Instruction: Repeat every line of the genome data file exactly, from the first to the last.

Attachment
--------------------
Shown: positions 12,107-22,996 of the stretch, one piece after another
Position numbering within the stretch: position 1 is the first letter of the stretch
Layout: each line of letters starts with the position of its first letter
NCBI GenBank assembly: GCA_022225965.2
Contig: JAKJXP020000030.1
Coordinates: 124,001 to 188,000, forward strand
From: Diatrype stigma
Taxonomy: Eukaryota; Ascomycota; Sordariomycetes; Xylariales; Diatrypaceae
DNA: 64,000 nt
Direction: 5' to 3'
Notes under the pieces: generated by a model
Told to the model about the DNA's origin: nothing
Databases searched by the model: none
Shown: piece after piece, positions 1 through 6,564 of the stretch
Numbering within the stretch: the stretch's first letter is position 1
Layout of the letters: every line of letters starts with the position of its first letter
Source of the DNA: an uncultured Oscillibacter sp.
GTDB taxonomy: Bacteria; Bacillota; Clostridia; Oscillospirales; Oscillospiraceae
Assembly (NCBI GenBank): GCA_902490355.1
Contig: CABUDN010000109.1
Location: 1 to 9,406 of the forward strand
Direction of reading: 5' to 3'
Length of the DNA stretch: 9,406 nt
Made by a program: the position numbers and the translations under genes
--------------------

Shown: positions 12,107-22,996 of the stretch, one piece after another
Position numbering within the stretch: position 1 is the first letter of the stretch
Layout: each line of letters starts with the position of its first letter
NCBI GenBank assembly: GCA_022225965.2
Contig: JAKJXP020000030.1
Coordinates: 124,001 to 188,000, forward strand
From: Diatrype stigma
Taxonomy: Eukaryota; Ascomycota; Sordariomycetes; Xylariales; Diatrypaceae
DNA: 64,000 nt
Direction: 5' to 3'
Notes under the pieces: generated by a model
Told to the model about the DNA's origin: nothing
Databases searched by the model: none
Shown: piece after piece, positions 1 through 6,564 of the stretch
Numbering within the stretch: the stretch's first letter is position 1
Layout of the letters: every line of letters starts with the position of its first letter
Source of the DNA: an uncultured Oscillibacter sp.
GTDB taxonomy: Bacteria; Bacillota; Clostridia; Oscillospirales; Oscillospiraceae
Assembly (NCBI GenBank): GCA_902490355.1
Contig: CABUDN010000109.1
Location: 1 to 9,406 of the forward strand
Direction of reading: 5' to 3'
Length of the DNA stretch: 9,406 nt
Made by a program: the position numbers and the translations under genes